Day One. Boots on the ground, a silly US flag helmet secured from our rental shop, and off we go… into half a day of steady, pissing rain. My open-face brain bucket, sporting the US stars and bars, allows me to raise a camera to my eye without removing the helmet—a huge time saver. Jonathan and I agree that if we run into patriotic resistance, we will simply say that by flying my large, single star and bars design, I am supporting “Puerto Rican Independence.”
Day one was a warm-up day, centering on Vondelbuurt, and the city Centrum West. A mix of walking (which I hate to do with photo gear), and eventually, scootering (which Jonathan hates, with a passion, with or without photo gear).
Jonathan helpfully explained the rules of the road to me thusly: “if someone wants to merge from the right, and they are on the same level as you, then you have the right of way. If they are 'higher' than you, i.e., if the road is uneven, then you have the right of way, except if they are bigger than you.” This was borderline helpful, but I spent the entire time looking at the height of the roads thereafter with some confusion. Is this a Dutch trick to play on new cycle path users?
Day one centered on squares, canals, schools, markets, and streets. To this New York boy, the entire place looked like a Vermeer painting. Cyclists whizzed by in the Northern light past gilded lamps and street posts; manicured potted flowers lined the many bridges and overpasses. Houseboats docked to every available canal mooring presenting an ever-changing landscape of Dutch inventiveness. Ferry Biedermann (Jonathan’s replacement colleague for the second half of our engagement) said the Dutch are a nation of ”makers.” This is evident to anyone who walks around the centrum and looks at the ornate architecture, the handmade wooden window shutters, the cobblestone streets.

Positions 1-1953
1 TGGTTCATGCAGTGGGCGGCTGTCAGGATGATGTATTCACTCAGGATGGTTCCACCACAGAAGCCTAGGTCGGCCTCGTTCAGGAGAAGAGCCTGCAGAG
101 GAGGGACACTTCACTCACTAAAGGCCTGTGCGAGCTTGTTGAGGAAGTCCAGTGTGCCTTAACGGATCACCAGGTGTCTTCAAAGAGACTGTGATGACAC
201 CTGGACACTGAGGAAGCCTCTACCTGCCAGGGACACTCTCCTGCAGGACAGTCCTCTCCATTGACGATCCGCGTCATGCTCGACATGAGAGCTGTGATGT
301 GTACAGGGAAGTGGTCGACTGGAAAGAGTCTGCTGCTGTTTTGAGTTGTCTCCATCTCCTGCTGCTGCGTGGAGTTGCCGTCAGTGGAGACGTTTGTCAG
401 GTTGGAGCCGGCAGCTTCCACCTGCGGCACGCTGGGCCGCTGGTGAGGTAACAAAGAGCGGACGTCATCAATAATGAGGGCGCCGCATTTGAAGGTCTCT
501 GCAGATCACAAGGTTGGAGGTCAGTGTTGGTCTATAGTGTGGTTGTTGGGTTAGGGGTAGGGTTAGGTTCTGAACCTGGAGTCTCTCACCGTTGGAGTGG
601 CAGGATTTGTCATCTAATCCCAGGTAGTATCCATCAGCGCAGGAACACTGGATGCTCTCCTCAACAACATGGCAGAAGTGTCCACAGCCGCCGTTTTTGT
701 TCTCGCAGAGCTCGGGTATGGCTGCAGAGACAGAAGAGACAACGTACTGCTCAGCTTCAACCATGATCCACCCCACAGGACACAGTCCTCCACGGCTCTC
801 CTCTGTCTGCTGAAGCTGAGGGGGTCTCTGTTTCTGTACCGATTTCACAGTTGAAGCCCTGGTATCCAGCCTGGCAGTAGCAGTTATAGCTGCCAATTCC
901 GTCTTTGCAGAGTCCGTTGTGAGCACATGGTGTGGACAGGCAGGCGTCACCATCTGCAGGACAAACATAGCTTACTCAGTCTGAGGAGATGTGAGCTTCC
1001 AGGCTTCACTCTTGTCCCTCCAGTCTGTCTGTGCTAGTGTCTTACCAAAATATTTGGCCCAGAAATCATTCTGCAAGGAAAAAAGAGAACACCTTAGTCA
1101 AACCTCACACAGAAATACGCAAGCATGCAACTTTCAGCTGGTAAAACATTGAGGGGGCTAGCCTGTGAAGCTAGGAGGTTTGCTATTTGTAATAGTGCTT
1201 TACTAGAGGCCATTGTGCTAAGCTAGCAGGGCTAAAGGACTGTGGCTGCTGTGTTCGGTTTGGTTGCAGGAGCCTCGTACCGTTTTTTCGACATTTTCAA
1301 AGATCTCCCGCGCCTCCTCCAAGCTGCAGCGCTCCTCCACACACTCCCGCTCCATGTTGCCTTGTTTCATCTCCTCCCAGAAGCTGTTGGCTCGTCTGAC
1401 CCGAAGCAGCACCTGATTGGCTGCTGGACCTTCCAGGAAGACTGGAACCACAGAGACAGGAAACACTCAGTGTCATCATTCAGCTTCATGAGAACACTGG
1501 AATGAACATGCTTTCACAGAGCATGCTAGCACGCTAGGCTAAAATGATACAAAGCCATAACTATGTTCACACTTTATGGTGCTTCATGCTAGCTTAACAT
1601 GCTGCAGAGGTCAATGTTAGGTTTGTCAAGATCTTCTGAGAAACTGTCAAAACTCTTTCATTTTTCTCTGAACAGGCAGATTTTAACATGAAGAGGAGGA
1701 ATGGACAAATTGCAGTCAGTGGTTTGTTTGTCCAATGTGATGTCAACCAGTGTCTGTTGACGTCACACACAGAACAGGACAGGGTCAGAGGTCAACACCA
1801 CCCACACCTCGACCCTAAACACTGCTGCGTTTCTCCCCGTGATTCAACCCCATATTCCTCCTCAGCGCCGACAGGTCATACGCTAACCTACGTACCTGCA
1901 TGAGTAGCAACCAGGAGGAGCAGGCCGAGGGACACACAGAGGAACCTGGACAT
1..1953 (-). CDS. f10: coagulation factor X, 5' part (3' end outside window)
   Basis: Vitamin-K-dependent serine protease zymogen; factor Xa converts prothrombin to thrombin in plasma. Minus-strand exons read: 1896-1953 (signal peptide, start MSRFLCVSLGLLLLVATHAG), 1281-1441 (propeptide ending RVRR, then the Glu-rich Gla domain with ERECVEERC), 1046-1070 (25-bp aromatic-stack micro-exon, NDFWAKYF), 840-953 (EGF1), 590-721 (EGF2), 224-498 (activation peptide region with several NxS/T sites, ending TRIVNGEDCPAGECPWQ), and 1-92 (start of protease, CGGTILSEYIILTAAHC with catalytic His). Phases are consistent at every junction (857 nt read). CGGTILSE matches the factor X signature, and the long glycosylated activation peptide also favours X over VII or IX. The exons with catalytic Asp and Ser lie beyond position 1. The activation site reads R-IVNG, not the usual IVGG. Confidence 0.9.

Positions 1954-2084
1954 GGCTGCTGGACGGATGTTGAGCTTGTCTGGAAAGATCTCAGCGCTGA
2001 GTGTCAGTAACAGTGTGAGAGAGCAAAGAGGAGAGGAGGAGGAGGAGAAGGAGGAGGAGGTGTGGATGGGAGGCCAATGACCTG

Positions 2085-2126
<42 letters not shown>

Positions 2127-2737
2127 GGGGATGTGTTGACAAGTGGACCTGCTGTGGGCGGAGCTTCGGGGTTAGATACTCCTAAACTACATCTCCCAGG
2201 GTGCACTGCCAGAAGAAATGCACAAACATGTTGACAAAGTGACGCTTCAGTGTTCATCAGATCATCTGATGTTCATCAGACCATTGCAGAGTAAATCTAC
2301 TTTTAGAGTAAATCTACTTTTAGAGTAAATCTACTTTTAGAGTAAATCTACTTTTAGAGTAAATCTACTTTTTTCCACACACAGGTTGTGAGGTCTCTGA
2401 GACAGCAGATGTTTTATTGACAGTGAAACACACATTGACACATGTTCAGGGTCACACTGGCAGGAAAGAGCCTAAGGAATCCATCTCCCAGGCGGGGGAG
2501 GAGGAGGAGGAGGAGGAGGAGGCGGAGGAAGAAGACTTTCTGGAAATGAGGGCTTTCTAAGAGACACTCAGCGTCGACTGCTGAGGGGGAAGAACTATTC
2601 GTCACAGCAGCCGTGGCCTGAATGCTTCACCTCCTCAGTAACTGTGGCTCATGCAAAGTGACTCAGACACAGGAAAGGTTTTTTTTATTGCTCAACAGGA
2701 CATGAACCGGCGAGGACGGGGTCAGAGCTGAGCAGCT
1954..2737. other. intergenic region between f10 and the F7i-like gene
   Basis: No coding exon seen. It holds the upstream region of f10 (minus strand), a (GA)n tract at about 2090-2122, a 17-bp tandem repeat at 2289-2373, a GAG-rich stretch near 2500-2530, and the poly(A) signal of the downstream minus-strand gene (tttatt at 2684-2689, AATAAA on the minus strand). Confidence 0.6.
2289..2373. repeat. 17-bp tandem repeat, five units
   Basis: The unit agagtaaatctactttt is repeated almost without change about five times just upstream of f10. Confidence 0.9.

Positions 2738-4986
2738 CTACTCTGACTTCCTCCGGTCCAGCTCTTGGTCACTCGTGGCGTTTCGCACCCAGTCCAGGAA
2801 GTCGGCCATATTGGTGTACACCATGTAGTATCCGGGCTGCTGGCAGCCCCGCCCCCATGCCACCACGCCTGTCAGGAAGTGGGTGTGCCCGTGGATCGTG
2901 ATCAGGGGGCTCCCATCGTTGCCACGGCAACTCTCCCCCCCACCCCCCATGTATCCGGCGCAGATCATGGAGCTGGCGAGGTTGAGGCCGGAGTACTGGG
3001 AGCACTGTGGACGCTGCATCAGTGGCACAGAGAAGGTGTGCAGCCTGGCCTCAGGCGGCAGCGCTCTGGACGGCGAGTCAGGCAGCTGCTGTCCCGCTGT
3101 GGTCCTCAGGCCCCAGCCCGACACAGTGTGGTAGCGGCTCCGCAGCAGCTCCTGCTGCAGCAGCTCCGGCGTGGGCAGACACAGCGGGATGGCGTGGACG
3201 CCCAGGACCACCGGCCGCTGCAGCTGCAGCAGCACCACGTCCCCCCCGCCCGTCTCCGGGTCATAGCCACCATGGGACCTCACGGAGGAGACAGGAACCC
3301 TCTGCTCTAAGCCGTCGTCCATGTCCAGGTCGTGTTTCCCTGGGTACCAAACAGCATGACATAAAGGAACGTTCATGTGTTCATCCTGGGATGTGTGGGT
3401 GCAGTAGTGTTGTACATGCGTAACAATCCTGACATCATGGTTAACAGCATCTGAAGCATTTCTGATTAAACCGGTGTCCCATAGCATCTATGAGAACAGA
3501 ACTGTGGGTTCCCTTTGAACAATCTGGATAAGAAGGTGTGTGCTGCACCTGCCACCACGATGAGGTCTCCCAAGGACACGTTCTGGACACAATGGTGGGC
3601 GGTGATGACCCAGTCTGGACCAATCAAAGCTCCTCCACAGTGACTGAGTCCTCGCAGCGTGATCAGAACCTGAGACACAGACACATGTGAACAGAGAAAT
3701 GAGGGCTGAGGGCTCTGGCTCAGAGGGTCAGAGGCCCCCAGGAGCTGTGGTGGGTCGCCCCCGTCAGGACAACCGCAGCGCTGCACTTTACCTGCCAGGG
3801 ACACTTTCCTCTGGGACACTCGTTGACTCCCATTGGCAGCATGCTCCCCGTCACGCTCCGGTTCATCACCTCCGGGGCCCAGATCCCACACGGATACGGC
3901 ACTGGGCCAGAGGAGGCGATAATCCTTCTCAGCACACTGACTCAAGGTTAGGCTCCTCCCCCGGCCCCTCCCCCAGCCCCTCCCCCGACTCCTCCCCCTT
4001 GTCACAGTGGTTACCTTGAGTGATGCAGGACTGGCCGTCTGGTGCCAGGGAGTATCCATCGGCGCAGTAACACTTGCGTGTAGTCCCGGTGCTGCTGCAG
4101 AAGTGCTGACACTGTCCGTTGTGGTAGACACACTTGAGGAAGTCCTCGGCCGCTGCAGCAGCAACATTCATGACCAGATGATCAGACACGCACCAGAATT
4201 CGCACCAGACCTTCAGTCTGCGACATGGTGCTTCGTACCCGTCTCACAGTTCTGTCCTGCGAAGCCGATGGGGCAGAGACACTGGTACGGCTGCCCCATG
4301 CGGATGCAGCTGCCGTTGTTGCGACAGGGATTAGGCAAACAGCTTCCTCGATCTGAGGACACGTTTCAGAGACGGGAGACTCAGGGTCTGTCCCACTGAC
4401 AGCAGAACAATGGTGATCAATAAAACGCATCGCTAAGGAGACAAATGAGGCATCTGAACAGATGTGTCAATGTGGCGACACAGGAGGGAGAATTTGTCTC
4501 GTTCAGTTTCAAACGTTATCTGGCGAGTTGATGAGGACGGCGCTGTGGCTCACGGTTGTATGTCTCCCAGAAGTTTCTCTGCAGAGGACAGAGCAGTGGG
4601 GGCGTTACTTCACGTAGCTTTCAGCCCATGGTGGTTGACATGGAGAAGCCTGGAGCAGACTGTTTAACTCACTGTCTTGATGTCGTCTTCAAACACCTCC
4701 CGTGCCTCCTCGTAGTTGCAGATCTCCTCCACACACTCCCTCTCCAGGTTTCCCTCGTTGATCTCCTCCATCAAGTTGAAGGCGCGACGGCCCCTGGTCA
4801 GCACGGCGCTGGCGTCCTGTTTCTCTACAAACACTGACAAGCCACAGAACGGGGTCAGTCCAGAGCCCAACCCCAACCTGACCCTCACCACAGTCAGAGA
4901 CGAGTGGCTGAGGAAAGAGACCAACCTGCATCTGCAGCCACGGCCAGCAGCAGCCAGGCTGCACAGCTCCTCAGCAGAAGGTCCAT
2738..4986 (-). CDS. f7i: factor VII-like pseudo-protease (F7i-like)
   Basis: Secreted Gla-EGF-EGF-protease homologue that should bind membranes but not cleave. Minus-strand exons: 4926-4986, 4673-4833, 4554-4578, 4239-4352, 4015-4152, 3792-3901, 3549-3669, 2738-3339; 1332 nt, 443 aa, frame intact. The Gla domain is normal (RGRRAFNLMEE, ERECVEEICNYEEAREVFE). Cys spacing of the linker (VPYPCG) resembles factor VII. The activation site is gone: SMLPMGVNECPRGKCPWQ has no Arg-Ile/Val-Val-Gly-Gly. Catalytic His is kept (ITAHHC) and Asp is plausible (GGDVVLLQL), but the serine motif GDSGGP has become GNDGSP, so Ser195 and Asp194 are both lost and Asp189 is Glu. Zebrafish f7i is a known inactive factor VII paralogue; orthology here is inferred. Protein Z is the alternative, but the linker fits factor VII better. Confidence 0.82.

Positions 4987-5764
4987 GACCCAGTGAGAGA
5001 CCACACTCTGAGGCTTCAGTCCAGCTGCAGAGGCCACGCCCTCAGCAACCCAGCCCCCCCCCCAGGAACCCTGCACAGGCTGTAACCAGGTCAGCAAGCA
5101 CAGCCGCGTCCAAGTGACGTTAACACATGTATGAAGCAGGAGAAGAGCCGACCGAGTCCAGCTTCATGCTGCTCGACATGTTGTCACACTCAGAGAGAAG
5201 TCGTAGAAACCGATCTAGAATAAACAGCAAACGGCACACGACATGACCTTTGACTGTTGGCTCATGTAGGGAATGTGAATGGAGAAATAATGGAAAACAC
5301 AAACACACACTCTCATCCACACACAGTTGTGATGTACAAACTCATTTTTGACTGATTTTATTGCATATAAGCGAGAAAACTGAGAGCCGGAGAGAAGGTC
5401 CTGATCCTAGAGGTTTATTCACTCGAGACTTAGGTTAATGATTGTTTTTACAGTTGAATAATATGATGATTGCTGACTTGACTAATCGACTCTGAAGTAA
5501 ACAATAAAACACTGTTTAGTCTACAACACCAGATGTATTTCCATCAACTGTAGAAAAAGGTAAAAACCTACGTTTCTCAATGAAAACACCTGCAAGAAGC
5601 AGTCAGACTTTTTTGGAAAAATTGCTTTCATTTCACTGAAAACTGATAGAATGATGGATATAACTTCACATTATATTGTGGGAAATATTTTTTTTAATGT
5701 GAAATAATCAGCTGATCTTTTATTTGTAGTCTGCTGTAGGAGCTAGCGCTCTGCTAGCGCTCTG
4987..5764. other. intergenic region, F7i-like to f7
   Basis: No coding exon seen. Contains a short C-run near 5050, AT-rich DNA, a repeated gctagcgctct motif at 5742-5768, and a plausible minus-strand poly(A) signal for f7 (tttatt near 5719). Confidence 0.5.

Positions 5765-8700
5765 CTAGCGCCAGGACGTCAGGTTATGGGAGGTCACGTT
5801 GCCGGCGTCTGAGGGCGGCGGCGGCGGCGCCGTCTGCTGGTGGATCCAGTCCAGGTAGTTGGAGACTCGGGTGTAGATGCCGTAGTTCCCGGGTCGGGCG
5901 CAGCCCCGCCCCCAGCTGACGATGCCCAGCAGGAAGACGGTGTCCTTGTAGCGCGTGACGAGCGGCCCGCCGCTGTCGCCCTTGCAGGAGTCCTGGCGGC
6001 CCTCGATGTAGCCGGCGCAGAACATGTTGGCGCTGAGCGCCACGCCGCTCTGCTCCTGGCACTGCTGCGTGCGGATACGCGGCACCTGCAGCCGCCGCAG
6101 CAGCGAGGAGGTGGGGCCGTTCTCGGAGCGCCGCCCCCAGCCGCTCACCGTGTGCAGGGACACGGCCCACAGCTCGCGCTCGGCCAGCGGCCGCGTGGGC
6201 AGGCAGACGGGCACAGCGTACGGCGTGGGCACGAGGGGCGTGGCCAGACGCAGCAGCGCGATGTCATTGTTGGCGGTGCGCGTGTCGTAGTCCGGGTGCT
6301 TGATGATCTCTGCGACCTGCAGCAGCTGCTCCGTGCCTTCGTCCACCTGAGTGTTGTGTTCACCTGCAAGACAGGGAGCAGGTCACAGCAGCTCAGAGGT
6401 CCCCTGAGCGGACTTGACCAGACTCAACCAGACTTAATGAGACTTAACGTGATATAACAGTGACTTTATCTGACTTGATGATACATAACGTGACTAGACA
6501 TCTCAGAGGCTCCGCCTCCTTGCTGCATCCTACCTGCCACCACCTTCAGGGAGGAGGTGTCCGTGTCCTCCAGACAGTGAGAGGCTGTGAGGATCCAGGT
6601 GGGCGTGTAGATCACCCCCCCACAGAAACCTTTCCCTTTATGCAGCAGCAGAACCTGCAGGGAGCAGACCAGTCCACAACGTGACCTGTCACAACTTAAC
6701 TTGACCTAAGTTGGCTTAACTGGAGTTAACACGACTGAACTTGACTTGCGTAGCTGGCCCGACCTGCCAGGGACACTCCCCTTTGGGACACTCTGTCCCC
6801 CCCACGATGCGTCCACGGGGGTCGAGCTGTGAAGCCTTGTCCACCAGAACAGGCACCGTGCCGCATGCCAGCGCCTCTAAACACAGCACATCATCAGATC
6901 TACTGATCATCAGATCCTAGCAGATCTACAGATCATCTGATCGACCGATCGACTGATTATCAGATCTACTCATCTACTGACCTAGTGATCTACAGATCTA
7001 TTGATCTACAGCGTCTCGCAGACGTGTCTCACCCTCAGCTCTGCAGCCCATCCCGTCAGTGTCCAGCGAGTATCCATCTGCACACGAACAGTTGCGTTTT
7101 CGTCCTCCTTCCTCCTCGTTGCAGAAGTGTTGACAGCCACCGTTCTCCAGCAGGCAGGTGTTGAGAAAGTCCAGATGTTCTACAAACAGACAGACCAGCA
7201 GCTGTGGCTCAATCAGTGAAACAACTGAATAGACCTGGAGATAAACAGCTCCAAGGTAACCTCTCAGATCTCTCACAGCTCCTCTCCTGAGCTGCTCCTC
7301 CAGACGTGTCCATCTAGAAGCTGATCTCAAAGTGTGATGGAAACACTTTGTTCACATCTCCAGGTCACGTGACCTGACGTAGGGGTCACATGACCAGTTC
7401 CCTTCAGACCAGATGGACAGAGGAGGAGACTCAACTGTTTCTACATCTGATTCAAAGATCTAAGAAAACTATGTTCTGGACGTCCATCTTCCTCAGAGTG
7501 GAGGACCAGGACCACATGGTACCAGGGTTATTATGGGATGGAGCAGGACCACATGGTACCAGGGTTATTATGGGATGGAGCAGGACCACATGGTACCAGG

We quickly established a rhythm of working on the city by ”target-zone.” If I can get to a major square, and capture a good mix of people, residential housing, shopping, transit, safety (police), signs of nightlife, art and installations, I can create a lot of images in little time. Seven locations a day, no excuses, no second tries. If it’s raining, we shoot between the raindrops.
A huge bonus of photographing a place like Amsterdam is that the people are SO attractive. I saw very few overweight people, very few people who were ”under-dressed” (speaking as a chronic under-dresser). Point the camera in any direction and you will capture fashion-magazine quality people. But pointing the camera in any direction also presents a challenge. My assignment was to create a stock library of 1000 usable images for a commercial dot com. Respecting privacy means that recognizable faces (unless they volunteer) are out, and releases, given the timeframe, are simply impossible. One solution presented itself; as people whiz by on their wheeled contraptions, back focus and allow them to blur by dragging the shutter. You can get a good flavor of a person, without jeopardizing their privacy. Another technique was simply to let people pass us, allow them to move through frame, and present a ”back ¾“ view.
Day one we covered the city center: Rembrandt Square, the Munt tower, Damrak, de Wallen (Wall Street) central station, parts of Chinatown, Anne Frank house and so on; 2035 images in 12 hours.
Then we ate dinner. - Matt Peyton